Deployed measurement-device independent quantum key distribution and Bell-state measurements coexisting with standard internet data and networking equipment

11:31 17 julio in Artículos por Website

The MDI-QKD protocol

In the MDI-QKD protocol, the two end nodes (Alice and Bob) are functionally identical: they randomly choose a string of qubit states, each being one of the four BB84 states (\(\left|0\right\rangle\), \(\left|1\right\rangle\) in the Z-basis and \(\left|\pm \right\rangle =(\left|0\right\rangle \pm \left|1\right\rangle )/\sqrt{2}\) in the X-basis). Alice and Bob associate the states \(\left|0\right\rangle\) and \(\left|+\right\rangle\) (\(\left|1\right\rangle\) and \(\left|-\right\rangle\)) with classical bit value 0 (and 1). They sequentially encode these qubit states into attenuated laser pulses at the single-photon level and transmit them to a center node. For each pair of photons (one from Alice and one from Bob, which arrive simultaneously at the center node) the center node performs a BSM, which may project the qubits onto the maximally entangled \(\left|\psi -\right\rangle\) Bell state. After each attempted BSM, the center node immediately announces to the end nodes whether the BSM was successful or not, and Alice and Bob only store information about the states of the created qubits that resulted in a BSM. After a sufficiently large number of BSMs, the end nodes move to the standard QKD post-processing phase. Note that our implementation described below does not use perfect single photons, but instead weak coherent laser pulses. To protect against the threat of the photon number splitting attack58, our end nodes also randomly choose between three mean photon numbers for each pulse (referred to as signal, decoy, and vacuum) and employ a three-intensity decoy-state analysis to analyze their data59, which allows secure distribution of key, even without a true single-photon source.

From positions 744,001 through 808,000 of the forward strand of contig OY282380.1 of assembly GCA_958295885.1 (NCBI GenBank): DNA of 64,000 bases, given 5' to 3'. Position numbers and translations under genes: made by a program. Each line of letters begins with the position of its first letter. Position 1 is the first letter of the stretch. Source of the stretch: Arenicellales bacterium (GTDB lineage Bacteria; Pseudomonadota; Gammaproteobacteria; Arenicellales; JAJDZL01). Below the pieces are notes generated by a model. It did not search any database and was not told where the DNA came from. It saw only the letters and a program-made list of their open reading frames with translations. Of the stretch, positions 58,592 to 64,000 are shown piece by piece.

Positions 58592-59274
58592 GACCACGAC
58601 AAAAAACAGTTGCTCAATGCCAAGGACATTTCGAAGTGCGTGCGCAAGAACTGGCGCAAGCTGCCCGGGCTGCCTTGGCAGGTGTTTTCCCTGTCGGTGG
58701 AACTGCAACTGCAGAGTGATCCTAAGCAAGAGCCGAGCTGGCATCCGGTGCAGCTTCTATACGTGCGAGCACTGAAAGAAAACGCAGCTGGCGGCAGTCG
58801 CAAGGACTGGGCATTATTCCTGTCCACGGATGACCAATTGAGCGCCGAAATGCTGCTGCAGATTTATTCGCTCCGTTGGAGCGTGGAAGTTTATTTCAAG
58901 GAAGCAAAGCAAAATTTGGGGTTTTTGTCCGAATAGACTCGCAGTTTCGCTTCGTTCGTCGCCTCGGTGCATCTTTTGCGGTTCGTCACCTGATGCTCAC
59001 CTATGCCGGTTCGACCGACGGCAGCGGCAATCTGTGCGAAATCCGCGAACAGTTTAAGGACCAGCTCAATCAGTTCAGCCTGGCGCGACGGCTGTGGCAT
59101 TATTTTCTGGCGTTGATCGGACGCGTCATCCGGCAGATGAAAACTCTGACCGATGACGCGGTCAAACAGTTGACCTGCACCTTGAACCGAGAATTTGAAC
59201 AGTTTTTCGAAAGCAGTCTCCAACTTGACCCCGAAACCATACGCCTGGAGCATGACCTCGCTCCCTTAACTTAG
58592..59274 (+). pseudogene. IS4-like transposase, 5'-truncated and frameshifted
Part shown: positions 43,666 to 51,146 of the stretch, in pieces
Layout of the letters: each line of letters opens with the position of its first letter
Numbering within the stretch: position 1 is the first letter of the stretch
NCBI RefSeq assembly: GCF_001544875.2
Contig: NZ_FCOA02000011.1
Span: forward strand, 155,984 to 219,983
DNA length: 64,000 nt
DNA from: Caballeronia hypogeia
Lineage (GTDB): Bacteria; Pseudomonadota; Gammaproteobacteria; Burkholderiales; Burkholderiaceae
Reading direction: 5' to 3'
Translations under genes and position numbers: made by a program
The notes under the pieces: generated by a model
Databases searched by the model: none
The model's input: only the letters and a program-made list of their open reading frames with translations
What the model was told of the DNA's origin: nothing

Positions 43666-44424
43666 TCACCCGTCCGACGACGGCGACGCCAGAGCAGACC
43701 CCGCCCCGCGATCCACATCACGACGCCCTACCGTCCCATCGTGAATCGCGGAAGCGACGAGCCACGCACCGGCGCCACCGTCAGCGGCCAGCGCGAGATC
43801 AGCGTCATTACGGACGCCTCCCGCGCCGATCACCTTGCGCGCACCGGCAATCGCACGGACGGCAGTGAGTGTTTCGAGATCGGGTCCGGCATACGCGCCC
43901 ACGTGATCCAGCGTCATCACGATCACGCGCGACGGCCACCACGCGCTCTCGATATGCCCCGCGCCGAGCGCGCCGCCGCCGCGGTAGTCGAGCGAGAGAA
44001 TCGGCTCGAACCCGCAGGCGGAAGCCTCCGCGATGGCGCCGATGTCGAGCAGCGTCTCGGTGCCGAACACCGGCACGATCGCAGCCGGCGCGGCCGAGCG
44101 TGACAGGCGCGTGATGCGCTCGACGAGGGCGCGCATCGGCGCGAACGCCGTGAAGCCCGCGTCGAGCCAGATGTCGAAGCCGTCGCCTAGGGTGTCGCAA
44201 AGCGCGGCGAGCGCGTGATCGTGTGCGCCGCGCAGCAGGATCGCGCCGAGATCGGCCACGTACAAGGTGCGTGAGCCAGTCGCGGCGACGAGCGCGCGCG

For post-processing, Alice and Bob use an authenticated classical channel to first perform basis reconciliation and discard data about qubit pairs for which they have selected different bases. Of the remaining qubit pairs, they reveal a subset of the bit values so as to estimate for each basis the error rate as well as the probability of a projection onto the \(\left|\psi -\right\rangle\) Bell state per emitted qubit pair (known as the gain). They use the data from the X-basis to bound information an eavesdropper could have learned about the key during photon transmission. Then, to finally distill a secret key from their data, they perform classical error correction on the Z-basis data and privacy amplification to remove the number of bits of information that could have been leaked to an eavesdropper. This results in a secret key rate: